Some other things that I incorporate are hands-on activities, using lots of books (picture books, non-fiction books, chapter books/novels, etc) to teach, reading aloud every day, Poetry Teatime, utilizing the library, games, art, and trying to use what I have instead of constantly buying new “curriculum.”

Speaking of Curriculum…

One of the biggest things that I have learned from Teaching from Rest by Sarah Mackenzie is that “curriculum isn’t something you buy, it’s something you teach.” I have so many resources that I kept from when I homeschooled before, plus I have acquired many resources from thrift stores and buying used online. I haven’t had to spend very much this time to make homeschooling work for us. AND, I don’t use the “curriculum” as it is laid out most of the time. Again, I use it as a resource.


I happened to have general science textbooks for grades 7-12 in my attic. It is made by Masterbooks. The 4 different books in this series focus on Astronomy, Ocean, Minerals, and Weather. A few weeks ago, I bought the Apologia high school Biology, Chemistry, and Physics textbooks for $0.50 each as part of a huge Thrift Store haul (spent $11 total for books that filled my backseat)! I bought the tests and solutions books used from Thriftbooks. I like to utilize the discipline of narration with these, but also use the questions, vocab work, activities, etc that are part of the curriculum. I definitely make all of this work for us. I use all of these as a starting point (spine), and I add all kinds of things to it to go deeper/have fun with it. Also, I don’t agree with the young earth philosophy which both of these curricula teach, so I just talk with the boys about that as we go.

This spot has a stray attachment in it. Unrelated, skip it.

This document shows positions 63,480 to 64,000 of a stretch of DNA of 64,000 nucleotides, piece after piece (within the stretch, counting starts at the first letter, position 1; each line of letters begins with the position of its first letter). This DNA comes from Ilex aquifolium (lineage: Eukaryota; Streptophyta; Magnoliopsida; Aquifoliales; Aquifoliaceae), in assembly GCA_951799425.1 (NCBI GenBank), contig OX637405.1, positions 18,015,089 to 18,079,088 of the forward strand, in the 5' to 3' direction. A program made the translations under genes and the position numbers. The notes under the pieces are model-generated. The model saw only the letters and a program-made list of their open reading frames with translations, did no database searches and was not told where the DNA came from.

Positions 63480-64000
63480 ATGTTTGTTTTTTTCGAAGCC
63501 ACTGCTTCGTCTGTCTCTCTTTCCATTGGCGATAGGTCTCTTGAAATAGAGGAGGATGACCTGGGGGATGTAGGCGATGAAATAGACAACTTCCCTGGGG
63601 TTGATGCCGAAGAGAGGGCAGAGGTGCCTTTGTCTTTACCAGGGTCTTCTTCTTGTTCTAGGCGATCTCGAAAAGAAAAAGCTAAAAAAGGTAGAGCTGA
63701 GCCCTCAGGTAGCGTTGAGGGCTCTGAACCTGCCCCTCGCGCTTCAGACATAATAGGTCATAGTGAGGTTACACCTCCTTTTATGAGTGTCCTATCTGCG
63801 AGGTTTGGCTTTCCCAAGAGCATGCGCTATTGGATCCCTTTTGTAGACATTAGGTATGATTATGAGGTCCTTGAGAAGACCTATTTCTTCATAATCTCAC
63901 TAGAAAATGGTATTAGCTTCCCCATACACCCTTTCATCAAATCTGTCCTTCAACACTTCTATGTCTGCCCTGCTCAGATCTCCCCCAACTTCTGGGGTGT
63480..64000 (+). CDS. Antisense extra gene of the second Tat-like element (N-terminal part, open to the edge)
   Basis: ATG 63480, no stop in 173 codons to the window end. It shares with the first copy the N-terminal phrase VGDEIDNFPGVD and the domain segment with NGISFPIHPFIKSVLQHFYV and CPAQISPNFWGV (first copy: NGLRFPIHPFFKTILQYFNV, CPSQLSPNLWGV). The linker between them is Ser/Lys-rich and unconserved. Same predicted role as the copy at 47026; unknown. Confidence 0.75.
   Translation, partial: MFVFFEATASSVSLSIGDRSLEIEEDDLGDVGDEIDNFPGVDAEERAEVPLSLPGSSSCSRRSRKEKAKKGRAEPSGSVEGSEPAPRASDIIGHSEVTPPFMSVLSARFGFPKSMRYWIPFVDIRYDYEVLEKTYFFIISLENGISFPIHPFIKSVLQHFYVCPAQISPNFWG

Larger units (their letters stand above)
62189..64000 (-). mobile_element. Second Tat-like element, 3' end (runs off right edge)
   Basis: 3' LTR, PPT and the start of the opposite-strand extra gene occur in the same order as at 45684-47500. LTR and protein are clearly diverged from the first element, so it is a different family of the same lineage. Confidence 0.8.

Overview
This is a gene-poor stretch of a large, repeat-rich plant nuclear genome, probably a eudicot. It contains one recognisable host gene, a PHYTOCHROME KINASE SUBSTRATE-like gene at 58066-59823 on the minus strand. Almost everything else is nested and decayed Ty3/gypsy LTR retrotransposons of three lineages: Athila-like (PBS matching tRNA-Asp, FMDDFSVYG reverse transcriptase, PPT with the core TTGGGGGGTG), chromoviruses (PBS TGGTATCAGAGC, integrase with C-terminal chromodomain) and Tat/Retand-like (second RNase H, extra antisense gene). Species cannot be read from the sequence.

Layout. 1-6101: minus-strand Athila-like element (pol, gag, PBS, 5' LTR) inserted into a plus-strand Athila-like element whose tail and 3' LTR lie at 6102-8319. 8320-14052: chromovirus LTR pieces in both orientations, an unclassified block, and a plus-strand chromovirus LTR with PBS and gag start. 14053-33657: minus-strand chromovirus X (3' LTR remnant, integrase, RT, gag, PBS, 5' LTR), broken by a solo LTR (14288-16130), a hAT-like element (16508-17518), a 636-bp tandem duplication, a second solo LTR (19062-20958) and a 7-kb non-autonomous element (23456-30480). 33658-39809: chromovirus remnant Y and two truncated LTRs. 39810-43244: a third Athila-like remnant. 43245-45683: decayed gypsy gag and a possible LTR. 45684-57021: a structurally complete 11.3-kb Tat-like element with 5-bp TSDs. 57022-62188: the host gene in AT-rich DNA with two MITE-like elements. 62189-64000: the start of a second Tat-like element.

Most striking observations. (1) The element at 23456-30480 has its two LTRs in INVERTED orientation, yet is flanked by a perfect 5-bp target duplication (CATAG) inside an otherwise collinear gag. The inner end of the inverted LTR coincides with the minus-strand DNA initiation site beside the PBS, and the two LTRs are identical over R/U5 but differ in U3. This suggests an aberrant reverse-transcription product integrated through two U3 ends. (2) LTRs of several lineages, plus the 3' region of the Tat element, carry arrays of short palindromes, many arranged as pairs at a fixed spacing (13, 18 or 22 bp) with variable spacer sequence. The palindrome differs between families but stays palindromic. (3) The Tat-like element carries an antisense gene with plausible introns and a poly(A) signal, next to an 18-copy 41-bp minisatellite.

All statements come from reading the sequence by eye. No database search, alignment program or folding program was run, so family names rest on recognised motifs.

Nature Studies

I will use Exploring Nature with Children as a guide as it is broken down by month and even weeks, but I will also use all kinds of books (ones that I have and from the library) for this as well as go on nature walks. I have been thinking that maybe they are too old for this, but I have decided that they aren’t!